Bottled Water, is it Worth it?

Articles
May 25, 2011

Bottled Water, is it Worth it?

We can buy water imported from all over the world, infused with flavors, herbs, electrolytes or just simply water; what is the difference and is it worth it?

We can now buy water imported from around the world in all shapes and sizes as well as infused with vitamins, caffeine, bubbles, herbs, flavors, electrolytes, and minerals, making this (somewhat) unnecessary category even more irresistible. Most consumers drink flavored bottled water which studies show, helps increase total water consumption. This is good news especially if we are replacing sugary beverages with water. On top of that, surveys reveal that up to 75 percent of Americans are chronically dehydrated.

Water comprises more than 70 percent of solid tissue, such as muscle, in the human body. Besides oxygen, it is the most important component of the body, playing a critical role in nearly every major function. Water regulates body temperature, carries nutrients and oxygen to cells, removes waste, cushions joints, and protects organs and tissues.

So what’s the difference between all of the bottled waters? Supermarket Guru is here to help you separate the hype from the science, read labels, and consider the environment when deciding if bottled water is right for you!

Types of Bottled Water

Artesian Water / Artesian Well Water: comes from a well that taps a confined aquifer (a water-bearing underground layer of rock or sand), in which the water level stands at some height above the top of the aquifer.

Distilled water: is mineral-free, so it’s perfect for curling irons, clothes irons, steamers, humidifiers, and any appliance that requires water. By using distilled water, you can avoid the mineral muck that often clogs up appliances. Some people view distilled water as good to drink because it is so pure, while others believe that its purity will cause disruptions in the mineral balance in your body.

Drinking Water: is another name for bottled water. Accordingly, drinking water is water that is sold for human consumption in sanitary containers and contains no added sweeteners or chemical additives (other than flavors, extracts or essences). It must be calorie-free and sugar-free. Flavors, extracts or essences may be added to drinking water, but they must comprise less than one-percent-by-weight of the final product or the product will be considered a soft drink. Drinking water may be sodium-free or contain a very small amount of sodium.

Mineral Water: water that contains more than 250 parts per million of total dissolved solids may be labeled as mineral water. Mineral water is distinguished from other types of bottled water by a constant level and relative proportion of mineral and trace elements at the point of emergence from the source. The minerals are naturally occurring and cannot be added. Recently an increasing number of mineral waters also claim that they contain electrolytes. Electrolytes are nothing more than the minerals, sodium, magnesium, potassium, and calcium, and mineral water bottlers are using this as a marketing tool.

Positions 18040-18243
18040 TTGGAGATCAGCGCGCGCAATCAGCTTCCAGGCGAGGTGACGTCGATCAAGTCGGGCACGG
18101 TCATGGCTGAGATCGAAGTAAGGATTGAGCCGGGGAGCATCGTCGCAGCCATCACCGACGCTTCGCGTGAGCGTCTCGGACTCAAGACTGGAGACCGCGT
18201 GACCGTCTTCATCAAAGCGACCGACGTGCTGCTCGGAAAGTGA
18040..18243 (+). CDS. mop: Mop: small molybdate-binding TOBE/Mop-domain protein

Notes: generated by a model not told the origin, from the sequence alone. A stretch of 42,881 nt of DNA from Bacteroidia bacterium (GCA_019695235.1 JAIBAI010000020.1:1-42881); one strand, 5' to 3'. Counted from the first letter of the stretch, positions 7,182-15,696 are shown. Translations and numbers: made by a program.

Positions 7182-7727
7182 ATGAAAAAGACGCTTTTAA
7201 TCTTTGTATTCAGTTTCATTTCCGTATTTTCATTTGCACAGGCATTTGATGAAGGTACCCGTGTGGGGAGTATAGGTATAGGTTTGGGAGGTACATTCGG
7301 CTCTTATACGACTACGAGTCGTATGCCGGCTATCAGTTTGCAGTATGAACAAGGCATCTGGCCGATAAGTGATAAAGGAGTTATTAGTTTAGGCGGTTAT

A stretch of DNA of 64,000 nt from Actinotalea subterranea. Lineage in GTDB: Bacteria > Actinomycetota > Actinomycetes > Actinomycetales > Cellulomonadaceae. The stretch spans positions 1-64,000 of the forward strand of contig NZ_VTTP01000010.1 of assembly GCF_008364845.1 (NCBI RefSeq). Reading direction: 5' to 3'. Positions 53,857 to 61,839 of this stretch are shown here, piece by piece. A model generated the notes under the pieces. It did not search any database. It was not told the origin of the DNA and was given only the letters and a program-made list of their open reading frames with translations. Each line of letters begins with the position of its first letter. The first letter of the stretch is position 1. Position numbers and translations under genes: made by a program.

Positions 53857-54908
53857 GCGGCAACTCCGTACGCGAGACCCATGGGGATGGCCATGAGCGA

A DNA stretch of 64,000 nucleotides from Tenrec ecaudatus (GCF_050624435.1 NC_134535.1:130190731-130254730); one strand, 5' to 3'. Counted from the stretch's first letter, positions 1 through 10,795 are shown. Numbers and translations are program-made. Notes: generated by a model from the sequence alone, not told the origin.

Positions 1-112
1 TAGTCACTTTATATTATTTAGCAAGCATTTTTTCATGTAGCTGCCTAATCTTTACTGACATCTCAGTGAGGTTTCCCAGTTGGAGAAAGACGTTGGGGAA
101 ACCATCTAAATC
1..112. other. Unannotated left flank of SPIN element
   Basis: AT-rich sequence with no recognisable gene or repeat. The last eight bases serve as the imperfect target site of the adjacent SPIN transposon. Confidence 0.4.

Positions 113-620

Purified Water: produced by distillation, deionization, reverse osmosis or other methods that meet the definition of purified water in the United States Pharmacopoeia. Other suitable names may include “distilled water”, “deionized water”, or “reverse osmosis water” depending on the production method.

Sparkling Water: contains the same amount of carbon dioxide that it had at emergence from the source. (An important note: soda water, seltzer water and tonic water are not considered bottled waters - they are regulated separately, may contain sugar and calories, and are considered soft drinks.)

Spring Water: is derived from an underground formation from which water flows naturally to the surface of the earth. Spring water must be collected only at the spring or through a bore hole. Spring water collected with the use of an external force must be from the same underground stratum as the spring and must have all the physical properties, before treatment, and be of the same composition and quality as the water that flows naturally to the surface of the earth.

Tap water: Many municipal water supplies boast water that is as tasty and pure as the most expensive bottled varieties. By law, municipal water supplies must supply its customers a chemical analysis of their water composition. Click here to find out the quality of your local water.

Depending on the quality of your tap water, Supermarket Guru recommends using a water filter. Filtering your own water at home allows you to save money and save the planet from creating excess waste from plastic water bottles. Check your local supermarket for reusable stainless steel or BPA free plastic bottles. If you are not yet ready to adopt your own reusable water bottle, make sure you recycle the plastic empties appropriately.

Check the bottom of the bottles for the recycling symbol. Numbers 3, 6, and 7 usually contain BPA or other supposed hormone disruptors, so it would be in your best interest to avoid water or any beverage (or foods) bottled in this type of plastic - they can also take up to 100 years to disintegrate!